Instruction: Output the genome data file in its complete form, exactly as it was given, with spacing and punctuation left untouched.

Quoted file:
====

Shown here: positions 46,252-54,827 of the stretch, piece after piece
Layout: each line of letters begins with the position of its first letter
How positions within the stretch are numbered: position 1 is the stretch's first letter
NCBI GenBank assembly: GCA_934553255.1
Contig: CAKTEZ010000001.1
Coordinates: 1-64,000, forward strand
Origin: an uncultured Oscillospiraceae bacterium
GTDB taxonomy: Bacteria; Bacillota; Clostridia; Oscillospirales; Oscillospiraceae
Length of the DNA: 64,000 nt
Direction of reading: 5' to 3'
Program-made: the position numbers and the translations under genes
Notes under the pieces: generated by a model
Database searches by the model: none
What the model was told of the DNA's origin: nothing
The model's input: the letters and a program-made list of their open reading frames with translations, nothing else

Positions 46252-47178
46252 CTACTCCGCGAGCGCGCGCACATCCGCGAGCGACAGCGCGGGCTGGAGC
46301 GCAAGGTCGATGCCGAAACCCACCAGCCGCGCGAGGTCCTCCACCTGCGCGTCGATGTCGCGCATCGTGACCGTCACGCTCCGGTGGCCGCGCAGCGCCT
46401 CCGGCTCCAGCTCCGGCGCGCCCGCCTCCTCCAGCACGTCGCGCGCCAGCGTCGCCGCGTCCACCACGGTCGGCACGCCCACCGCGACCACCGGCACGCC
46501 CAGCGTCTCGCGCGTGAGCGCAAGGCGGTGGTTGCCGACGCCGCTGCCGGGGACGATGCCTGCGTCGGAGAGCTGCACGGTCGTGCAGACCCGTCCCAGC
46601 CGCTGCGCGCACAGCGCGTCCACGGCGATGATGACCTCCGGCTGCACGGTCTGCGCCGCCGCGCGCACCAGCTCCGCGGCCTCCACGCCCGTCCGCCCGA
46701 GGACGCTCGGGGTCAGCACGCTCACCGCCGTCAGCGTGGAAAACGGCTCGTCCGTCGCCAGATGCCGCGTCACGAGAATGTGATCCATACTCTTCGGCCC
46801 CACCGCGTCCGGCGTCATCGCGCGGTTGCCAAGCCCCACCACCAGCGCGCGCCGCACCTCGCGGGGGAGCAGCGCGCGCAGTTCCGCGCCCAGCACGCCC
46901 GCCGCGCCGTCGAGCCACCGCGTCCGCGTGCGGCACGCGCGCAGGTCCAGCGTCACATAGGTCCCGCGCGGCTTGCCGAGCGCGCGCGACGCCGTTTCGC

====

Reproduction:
Shown here: positions 46,252-54,827 of the stretch, piece after piece
Layout: each line of letters begins with the position of its first letter
How positions within the stretch are numbered: position 1 is the stretch's first letter
NCBI GenBank assembly: GCA_934553255.1
Contig: CAKTEZ010000001.1
Coordinates: 1-64,000, forward strand
Origin: an uncultured Oscillospiraceae bacterium
GTDB taxonomy: Bacteria; Bacillota; Clostridia; Oscillospirales; Oscillospiraceae
Length of the DNA: 64,000 nt
Direction of reading: 5' to 3'
Program-made: the position numbers and the translations under genes
Notes under the pieces: generated by a model
Database searches by the model: none
What the model was told of the DNA's origin: nothing
The model's input: the letters and a program-made list of their open reading frames with translations, nothing else

Positions 46252-47178
46252 CTACTCCGCGAGCGCGCGCACATCCGCGAGCGACAGCGCGGGCTGGAGC
46301 GCAAGGTCGATGCCGAAACCCACCAGCCGCGCGAGGTCCTCCACCTGCGCGTCGATGTCGCGCATCGTGACCGTCACGCTCCGGTGGCCGCGCAGCGCCT
46401 CCGGCTCCAGCTCCGGCGCGCCCGCCTCCTCCAGCACGTCGCGCGCCAGCGTCGCCGCGTCCACCACGGTCGGCACGCCCACCGCGACCACCGGCACGCC
46501 CAGCGTCTCGCGCGTGAGCGCAAGGCGGTGGTTGCCGACGCCGCTGCCGGGGACGATGCCTGCGTCGGAGAGCTGCACGGTCGTGCAGACCCGTCCCAGC
46601 CGCTGCGCGCACAGCGCGTCCACGGCGATGATGACCTCCGGCTGCACGGTCTGCGCCGCCGCGCGCACCAGCTCCGCGGCCTCCACGCCCGTCCGCCCGA
46701 GGACGCTCGGGGTCAGCACGCTCACCGCCGTCAGCGTGGAAAACGGCTCGTCCGTCGCCAGATGCCGCGTCACGAGAATGTGATCCATACTCTTCGGCCC
46801 CACCGCGTCCGGCGTCATCGCGCGGTTGCCAAGCCCCACCACCAGCGCGCGCCGCACCTCGCGGGGGAGCAGCGCGCGCAGTTCCGCGCCCAGCACGCCC
46901 GCCGCGCCGTCGAGCCACCGCGTCCGCGTGCGGCACGCGCGCAGGTCCAGCGTCACATAGGTCCCGCGCGGCTTGCCGAGCGCGCGCGACGCCGTTTCGC